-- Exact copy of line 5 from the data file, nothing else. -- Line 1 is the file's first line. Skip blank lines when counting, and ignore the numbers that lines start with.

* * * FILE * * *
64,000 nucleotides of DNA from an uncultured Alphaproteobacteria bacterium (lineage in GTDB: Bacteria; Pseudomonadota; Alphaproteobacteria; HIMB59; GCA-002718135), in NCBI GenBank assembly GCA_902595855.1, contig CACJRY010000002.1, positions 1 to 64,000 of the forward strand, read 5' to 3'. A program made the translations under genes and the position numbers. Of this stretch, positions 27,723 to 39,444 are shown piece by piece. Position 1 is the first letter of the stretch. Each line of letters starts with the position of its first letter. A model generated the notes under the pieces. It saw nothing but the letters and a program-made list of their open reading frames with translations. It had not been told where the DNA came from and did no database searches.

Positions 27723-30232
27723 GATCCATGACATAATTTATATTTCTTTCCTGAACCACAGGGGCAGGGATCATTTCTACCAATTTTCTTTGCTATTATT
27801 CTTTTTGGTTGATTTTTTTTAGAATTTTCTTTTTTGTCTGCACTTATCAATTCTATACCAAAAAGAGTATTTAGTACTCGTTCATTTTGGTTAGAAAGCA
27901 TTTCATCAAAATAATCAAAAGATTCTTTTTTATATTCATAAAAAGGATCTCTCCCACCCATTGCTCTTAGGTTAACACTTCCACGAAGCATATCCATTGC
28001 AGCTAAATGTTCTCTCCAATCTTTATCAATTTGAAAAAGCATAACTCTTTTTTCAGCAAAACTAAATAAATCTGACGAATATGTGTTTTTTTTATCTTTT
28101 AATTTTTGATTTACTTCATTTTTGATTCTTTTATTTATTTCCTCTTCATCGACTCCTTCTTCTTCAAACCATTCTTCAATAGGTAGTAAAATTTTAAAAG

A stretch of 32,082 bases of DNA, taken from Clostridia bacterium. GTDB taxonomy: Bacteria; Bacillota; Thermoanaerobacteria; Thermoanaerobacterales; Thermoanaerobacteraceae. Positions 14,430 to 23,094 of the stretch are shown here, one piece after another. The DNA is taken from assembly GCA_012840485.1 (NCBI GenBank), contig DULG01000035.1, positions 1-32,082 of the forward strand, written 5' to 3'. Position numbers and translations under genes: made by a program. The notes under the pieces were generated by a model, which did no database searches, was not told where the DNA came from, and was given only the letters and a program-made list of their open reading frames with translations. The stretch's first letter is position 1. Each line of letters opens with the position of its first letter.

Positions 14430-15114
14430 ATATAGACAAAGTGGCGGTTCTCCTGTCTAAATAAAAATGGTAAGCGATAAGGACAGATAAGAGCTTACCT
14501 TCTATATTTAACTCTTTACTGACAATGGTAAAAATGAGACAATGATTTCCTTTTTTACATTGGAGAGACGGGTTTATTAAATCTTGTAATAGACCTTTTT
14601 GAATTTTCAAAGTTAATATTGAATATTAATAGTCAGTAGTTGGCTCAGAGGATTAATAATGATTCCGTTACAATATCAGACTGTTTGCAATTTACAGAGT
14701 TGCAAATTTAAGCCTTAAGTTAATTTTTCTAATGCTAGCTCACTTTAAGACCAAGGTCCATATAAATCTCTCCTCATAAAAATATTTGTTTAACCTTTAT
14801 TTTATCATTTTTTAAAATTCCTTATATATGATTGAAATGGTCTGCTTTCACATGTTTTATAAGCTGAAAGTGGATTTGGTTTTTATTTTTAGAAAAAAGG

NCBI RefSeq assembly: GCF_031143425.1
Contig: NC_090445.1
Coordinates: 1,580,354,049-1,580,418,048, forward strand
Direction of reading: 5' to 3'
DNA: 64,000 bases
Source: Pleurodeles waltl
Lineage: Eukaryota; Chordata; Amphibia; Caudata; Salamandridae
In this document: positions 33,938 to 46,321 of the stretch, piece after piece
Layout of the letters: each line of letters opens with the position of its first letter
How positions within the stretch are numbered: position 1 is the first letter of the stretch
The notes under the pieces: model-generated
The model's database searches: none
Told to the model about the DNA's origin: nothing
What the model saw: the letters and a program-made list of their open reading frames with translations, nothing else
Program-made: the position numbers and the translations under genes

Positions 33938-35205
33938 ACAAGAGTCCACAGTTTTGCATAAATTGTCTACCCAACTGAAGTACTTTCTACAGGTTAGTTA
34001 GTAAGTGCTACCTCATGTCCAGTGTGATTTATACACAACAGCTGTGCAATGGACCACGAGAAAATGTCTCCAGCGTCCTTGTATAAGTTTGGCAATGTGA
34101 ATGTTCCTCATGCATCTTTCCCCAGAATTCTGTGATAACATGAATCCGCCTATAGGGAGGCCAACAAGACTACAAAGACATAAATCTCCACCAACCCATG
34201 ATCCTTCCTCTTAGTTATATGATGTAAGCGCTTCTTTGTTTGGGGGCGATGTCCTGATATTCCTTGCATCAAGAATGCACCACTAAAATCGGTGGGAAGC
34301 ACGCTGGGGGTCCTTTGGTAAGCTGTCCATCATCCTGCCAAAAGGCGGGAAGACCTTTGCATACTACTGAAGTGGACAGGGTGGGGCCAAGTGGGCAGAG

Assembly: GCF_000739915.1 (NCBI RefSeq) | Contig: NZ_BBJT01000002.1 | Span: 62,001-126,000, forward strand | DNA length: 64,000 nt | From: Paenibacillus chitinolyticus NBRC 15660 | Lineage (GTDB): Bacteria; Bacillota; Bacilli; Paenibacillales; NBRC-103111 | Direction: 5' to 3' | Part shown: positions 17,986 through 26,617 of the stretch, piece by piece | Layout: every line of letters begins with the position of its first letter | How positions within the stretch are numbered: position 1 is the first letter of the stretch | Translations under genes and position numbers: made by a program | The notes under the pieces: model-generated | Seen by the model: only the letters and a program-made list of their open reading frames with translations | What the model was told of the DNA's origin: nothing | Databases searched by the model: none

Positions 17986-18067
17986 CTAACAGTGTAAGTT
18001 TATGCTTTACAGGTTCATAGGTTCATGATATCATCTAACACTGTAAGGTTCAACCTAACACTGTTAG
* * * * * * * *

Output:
27901 TTTCATCAAAATAATCAAAAGATTCTTTTTTATATTCATAAAAAGGATCTCTCCCACCCATTGCTCTTAGGTTAACACTTCCACGAAGCATATCCATTGC